‘Three Billboards Outside Ebbing, Missouri’ – The Film That Doesn’t Commit

‘Three Billboards Outside Ebbing, Missouri’ – The Film That Doesn’t Commit

Arts writer, Ananya Sriram, discusses the  racial problems in  ‘Three Billboards Outside Ebbing, Missouri’.

It seems that issues of race and its portrayal in film have become an integral part of the discussion surrounding the Oscars every year. Increasing focus is given not only to diversity in films, exemplified by campaigns such as #OscarsSoWhite, but also to the way in which the films treat and dissect race. Nowhere is this more prevalent than in Martin McDonagh’s Three Billboards Outside Ebbing, Missouri, which is perhaps one of the most controversial and polarising contenders for Best Picture so far. Following the story of grieving mother Mildred Haynes (Frances McDormand) as she strives to bring her daughter’s rapist and murderer to justice, Three Billboards has received widespread criticism for its treatment of Sam Rockwell’s character, Jason Dixon, a racist and belligerent cop who undergoes a moral transformation and is seemingly redeemed for his previous racial violence.

Critics have come at the film from all angles, some lambasting it for its assumption that a character who systematically abuses his power as a cop to enact racial violence can simply be ‘redeemed’ through his commitment to solving Mildred’s case. Others have argued that the film does not actually redeem Dixon or condone his actions in any way, but instead explores a softer, more empathetic side to him, and acts as a call for society to let go of its anger. It cannot be denied that the film is somewhat lazy and disjointed in its handling of race. Dixon’s racism is very much treated as a subplot, never engaged with head-on; we only learn about his alleged torturing of a black person in custody through offhand comments, never seeing the victim onscreen. Similarly, the black characters in this film are very much relegated to the background, only used as props with which to manipulate the white leads. This is the case with Denise, a black friend and co-worker of Mildred’s who is unfairly arrested by the police department in an attempt to get Mildred to take down the billboards. The disposability with which black characters are treated in this film is a testament to its misdirected efforts to preach tolerance. This is most evident in the fact that Dixon’s ‘redemption’ is not in any way an atonement for his racism, but simply a softening of his character, involving a renewed attempt to solve the case of Mildred’s daughter’s murder. This also begs the question of whether Dixon is actually redeemed in the first place, or if he just learns to let go of his anger and aggression. But at the end of the day, Dixon remains a racist cop, and the fact that the narrative never directly challenges this racism is one of its greatest faults.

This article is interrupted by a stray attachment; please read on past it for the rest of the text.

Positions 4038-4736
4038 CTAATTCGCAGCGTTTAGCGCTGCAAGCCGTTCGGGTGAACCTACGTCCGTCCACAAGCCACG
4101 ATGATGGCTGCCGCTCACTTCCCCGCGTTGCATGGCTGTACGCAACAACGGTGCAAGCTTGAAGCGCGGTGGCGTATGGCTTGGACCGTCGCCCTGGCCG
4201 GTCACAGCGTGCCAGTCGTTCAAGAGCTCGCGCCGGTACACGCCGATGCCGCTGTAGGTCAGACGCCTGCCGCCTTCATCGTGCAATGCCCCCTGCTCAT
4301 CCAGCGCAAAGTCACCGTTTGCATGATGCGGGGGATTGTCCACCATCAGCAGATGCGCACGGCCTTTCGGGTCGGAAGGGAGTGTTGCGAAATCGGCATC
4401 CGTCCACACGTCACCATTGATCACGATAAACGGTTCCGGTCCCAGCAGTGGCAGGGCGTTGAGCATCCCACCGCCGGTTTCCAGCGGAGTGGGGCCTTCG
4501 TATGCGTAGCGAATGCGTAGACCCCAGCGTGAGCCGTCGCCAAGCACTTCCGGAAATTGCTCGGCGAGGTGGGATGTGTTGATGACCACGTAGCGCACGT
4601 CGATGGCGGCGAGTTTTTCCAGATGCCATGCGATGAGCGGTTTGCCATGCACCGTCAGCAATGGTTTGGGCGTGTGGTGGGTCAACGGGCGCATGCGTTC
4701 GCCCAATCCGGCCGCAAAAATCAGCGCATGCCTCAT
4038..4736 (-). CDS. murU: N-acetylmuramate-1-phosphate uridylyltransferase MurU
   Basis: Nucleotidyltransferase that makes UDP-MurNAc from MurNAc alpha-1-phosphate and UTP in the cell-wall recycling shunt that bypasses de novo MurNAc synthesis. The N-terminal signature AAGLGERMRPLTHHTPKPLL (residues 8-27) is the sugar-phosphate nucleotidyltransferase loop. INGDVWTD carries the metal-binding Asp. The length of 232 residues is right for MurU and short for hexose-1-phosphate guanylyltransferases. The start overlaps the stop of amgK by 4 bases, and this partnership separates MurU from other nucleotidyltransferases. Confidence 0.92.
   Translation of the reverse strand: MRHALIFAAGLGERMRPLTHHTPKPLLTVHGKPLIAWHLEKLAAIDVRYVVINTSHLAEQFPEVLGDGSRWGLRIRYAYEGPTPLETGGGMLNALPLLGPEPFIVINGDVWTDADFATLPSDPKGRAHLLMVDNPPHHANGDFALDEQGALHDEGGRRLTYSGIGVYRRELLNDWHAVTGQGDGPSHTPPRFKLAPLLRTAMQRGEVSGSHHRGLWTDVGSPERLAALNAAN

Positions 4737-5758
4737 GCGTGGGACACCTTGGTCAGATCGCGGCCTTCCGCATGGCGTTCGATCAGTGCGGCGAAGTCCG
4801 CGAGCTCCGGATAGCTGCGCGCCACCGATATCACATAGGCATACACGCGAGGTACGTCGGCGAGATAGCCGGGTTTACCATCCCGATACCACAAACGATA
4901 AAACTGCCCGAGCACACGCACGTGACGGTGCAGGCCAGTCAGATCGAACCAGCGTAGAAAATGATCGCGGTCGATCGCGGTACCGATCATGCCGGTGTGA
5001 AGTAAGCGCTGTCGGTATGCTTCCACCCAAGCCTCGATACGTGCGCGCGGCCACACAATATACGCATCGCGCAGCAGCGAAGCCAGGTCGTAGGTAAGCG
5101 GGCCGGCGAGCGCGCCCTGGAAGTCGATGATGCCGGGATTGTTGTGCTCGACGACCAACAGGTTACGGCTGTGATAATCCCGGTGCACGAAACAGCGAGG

The problem with Three Billboards is that it is a film which tries to do too much.

Taking on such a broad range of themes results in a half-hearted, directionless attempt to resolve the story, which leaves viewers far from satisfied. In the age of ‘Black Lives Matter’ the last thing we need is a Best Picture winner which subscribes to the woolly, non-committal idea that racism is a moral fault which can be absolved, and not an institutional system of oppression. It is 2018, and we can do better.

Ananya Sriram

(Image courtesy of Regal Cinemas)